Male; older age at onset; motor signs at onset; short intervals between initial attacks; incomplete remissions; early disability; larger numbers of lesions on MRI
• multidisciplinary due range of clinical manifestation and impact on lifestyle
• patient education and counselling (diagnosis has major psychological impact use of self help organisations)
• physiotherapy and occupational therapy to assist in maintaining function
• good nutrition; regular sleep and exercise; avoid activities that may lead to overheating
• depression management (SSRI’s; counselling; antidepressants)
• disease modifying therapy – anti-inflammatory drugs (corticosteroids is ‘mainstay’ of management shortens exacerbations, but prolonged use does not alter long term outcome); immunomodulating drugs (beta-interferon decreases exacerbation and may affect disease progression – shown to reduce number of relapses by 30%; much is unknown about optimal timing of treatment, doses, frequency and mechanism of action) (glatiramer acetate – immunologically similar to myelin – has been shown to reduce relapse rate); immunosuppressives (eg azathioprine, methotrexate moderate efficacy)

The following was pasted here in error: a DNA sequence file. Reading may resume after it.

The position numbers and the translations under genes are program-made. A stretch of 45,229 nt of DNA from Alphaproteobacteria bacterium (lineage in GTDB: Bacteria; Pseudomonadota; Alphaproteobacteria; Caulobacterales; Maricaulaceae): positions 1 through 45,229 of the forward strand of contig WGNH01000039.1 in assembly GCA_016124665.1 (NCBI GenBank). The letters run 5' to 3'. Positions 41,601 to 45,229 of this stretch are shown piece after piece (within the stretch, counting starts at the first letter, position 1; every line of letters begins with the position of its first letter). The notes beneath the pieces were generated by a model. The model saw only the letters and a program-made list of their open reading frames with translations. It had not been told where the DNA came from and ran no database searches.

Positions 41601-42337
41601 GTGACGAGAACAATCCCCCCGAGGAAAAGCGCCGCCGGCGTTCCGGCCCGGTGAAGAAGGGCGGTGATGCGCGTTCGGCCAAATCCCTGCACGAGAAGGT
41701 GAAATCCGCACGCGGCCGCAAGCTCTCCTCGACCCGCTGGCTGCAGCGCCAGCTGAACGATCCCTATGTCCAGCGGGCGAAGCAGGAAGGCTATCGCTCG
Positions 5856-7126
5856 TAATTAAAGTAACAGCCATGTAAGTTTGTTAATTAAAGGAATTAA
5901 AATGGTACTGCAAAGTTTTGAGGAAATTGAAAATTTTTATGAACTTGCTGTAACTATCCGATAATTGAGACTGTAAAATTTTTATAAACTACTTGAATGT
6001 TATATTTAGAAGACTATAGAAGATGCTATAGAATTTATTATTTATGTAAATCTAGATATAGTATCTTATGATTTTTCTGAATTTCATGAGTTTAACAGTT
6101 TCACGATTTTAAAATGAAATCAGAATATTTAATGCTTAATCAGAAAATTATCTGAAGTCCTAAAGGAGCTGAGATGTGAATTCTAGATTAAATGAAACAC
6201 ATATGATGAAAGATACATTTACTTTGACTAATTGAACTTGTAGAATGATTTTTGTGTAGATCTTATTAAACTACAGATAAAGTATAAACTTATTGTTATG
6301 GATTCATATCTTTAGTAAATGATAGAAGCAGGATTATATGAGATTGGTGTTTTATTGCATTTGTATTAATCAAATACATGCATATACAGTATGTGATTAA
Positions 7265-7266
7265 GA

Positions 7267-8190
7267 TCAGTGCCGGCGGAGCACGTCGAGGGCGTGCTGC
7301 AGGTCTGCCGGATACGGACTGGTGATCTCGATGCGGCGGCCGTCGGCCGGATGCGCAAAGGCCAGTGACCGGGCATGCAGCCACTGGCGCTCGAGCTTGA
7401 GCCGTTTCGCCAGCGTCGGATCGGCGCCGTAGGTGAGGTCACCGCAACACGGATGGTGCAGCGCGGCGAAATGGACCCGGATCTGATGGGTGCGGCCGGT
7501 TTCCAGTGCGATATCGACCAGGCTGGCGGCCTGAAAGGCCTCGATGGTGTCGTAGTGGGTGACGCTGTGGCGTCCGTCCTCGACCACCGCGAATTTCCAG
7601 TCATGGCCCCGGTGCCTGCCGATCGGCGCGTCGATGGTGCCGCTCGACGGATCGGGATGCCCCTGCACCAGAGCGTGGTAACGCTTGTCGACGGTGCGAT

• symptomatic therapy – rest (physical and emotional); pain (clonazepam; tricyclic antidepressants; analgesic creams); spasticity management (physiotherapy, baclofen, diazepam, clonazepam, botulinum toxin, chemical neurectomy); fatigue (rest; physiotherapy; occupational therapy for reorganisation of workplace; amantadine; modafinil; calcium antagonists); tremor (clonazepam, baclofen); bladder dysfunction (timed voiding, fluid restriction, catheterisation, propantheline, amitriptyline, imiparmine); physiotherapy (gait retraining, spasticity management, range of motion exercises, psychological support)
• rocker shoes help gait ; AFO’s for foot drop and spasticity reduction
• hyperbaric oxygen is used, but is unproven
Gait impairment in multiple sclerosis (Podiatry Arena)
Multiple Sclerosis: Back to Basics (Podiatry Arena)
Foot disorders in multiple sclerosis (Podiatry Arena)
Multiple Sclerosis (Podiatry Arena)